"We thought it was attractive financially and because we thought it increased some of our options.... As far as de facto control, my layman's understanding would be we have a certain series of rights by contract with SiriusXM. To be able to fully exercise those rights freely, we need to have de facto control approved by the FCC. And as far as changing our application, I think there are host of things, actions we might take including this action we have taken, which will have bearing on our application and we'll weigh those, as we said, over the next 30 days and decide how to amend."

In other words, if 45.2% is enough to persuade the FCC to hand over the licenses, why spend the extra money to get to 51%? 

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— Alex Pham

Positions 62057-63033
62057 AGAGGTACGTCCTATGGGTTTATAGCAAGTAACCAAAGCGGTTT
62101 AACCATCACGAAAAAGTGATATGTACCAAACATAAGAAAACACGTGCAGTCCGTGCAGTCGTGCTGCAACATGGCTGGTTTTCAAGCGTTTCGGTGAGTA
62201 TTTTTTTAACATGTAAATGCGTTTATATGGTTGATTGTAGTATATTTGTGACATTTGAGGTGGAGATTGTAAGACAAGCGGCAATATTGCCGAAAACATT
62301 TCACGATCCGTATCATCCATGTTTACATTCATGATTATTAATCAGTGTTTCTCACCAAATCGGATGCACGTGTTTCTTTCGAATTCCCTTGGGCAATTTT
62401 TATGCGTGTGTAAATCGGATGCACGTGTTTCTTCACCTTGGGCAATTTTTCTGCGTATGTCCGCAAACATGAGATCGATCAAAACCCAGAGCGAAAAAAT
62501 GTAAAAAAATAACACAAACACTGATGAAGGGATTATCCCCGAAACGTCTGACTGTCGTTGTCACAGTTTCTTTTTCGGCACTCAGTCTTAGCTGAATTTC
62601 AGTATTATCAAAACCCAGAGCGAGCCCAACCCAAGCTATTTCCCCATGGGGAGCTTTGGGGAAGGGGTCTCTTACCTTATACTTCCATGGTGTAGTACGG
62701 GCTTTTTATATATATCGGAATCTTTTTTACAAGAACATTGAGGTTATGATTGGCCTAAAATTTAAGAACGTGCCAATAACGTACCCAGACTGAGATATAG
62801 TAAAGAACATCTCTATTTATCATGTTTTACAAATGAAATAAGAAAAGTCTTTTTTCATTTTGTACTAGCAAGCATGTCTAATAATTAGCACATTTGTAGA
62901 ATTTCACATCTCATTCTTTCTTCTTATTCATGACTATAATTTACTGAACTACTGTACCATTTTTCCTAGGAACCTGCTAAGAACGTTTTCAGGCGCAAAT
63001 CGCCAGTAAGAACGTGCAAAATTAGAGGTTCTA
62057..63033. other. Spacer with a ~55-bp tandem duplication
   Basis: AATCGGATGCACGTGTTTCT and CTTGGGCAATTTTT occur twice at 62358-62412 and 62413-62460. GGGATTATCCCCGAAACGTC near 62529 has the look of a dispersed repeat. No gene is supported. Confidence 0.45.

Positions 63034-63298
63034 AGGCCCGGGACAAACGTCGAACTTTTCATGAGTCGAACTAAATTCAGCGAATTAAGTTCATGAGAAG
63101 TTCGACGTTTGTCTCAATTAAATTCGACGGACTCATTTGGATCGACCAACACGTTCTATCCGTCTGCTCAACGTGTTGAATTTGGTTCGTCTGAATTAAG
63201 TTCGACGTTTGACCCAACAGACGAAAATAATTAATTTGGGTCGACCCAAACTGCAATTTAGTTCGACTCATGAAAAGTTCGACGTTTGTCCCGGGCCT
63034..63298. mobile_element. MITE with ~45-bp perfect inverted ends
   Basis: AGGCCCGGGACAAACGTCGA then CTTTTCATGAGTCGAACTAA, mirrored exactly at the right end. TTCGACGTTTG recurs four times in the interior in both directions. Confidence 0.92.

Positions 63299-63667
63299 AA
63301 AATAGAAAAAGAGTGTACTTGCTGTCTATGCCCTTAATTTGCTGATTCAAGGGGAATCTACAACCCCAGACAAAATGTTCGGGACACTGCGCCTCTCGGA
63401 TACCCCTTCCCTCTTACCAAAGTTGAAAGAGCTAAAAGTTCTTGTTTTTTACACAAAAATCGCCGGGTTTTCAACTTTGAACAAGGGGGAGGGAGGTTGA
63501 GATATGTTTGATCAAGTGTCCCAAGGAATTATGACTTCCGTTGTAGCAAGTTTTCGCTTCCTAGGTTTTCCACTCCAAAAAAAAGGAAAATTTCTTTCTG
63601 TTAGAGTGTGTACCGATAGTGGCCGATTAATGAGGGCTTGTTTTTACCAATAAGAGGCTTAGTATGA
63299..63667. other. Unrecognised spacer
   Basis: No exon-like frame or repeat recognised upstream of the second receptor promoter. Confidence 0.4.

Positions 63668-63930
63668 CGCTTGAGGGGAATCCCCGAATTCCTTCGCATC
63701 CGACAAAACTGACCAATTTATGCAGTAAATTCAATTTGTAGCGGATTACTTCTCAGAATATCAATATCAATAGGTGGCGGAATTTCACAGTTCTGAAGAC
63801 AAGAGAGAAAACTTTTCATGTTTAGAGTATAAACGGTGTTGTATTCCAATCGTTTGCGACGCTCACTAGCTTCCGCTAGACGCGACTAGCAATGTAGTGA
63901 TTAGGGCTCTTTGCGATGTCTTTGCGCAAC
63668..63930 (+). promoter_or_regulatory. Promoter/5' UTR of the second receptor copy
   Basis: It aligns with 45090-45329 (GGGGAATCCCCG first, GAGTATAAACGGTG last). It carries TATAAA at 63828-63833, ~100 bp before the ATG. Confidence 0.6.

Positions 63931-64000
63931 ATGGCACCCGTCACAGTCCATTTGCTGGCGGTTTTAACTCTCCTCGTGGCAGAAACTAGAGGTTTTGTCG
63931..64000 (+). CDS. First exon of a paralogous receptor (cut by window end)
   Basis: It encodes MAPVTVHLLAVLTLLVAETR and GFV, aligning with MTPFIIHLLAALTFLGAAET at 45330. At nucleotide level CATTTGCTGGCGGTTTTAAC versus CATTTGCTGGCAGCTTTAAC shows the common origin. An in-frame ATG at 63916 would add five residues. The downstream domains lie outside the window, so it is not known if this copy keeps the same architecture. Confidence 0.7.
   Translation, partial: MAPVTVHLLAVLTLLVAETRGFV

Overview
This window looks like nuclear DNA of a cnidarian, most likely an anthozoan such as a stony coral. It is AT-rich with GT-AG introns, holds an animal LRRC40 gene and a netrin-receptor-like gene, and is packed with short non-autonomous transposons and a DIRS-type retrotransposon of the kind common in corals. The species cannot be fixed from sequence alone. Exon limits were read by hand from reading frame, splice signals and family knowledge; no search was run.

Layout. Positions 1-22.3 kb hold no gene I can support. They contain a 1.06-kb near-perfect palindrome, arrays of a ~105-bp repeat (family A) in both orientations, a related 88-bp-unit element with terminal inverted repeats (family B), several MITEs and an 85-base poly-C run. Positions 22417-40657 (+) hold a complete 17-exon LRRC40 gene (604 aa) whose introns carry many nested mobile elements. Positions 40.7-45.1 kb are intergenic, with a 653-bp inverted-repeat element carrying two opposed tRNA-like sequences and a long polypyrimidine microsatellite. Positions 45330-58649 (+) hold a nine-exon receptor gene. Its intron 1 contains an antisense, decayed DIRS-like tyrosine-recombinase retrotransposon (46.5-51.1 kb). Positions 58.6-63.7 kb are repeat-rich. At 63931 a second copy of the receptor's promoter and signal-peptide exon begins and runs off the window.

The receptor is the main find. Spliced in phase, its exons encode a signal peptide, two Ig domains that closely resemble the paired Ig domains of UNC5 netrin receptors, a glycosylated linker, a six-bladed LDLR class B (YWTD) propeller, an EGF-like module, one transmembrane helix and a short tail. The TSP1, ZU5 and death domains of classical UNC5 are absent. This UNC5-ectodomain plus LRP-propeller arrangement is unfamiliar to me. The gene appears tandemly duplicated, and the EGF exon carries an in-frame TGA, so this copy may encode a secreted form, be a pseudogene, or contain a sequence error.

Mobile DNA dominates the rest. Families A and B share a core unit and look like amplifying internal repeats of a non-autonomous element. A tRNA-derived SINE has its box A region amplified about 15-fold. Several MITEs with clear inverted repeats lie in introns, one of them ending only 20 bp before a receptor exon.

Photo: SiriusXM Chief Executive Mel Karmazin, left; Liberty Media Chairman John Malone, right. Credits: SiriusXM and Liberty Media.

 

 

 

 

 

FCC dismisses Liberty Media request for control of SiriusXM

Karmazin Malone

Score one for Mel Karmazin, the chief executive of Sirius XM Radio Inc. 

The U.S. Federal Communications Commission on Friday dismissed Liberty Media Corp.'s request for the operating licenses that would have given the company control over SiriusXM.

Liberty's request, made in March, argued that because it had 40% of SiriusXM's shares, along with five out of 13 seats on the company's board, Liberty effectively controlled SiriusXM, a New York-based satellite radio service with 22.3 million paying subscribers. Sirius strenuously protested with the FCC, and Karmazin in a recent call with investors mocked Liberty's argument as "40 is the new 50."

The FCC, in a letter to Liberty's lawyers, rejected the application. Here's the relevant rationale: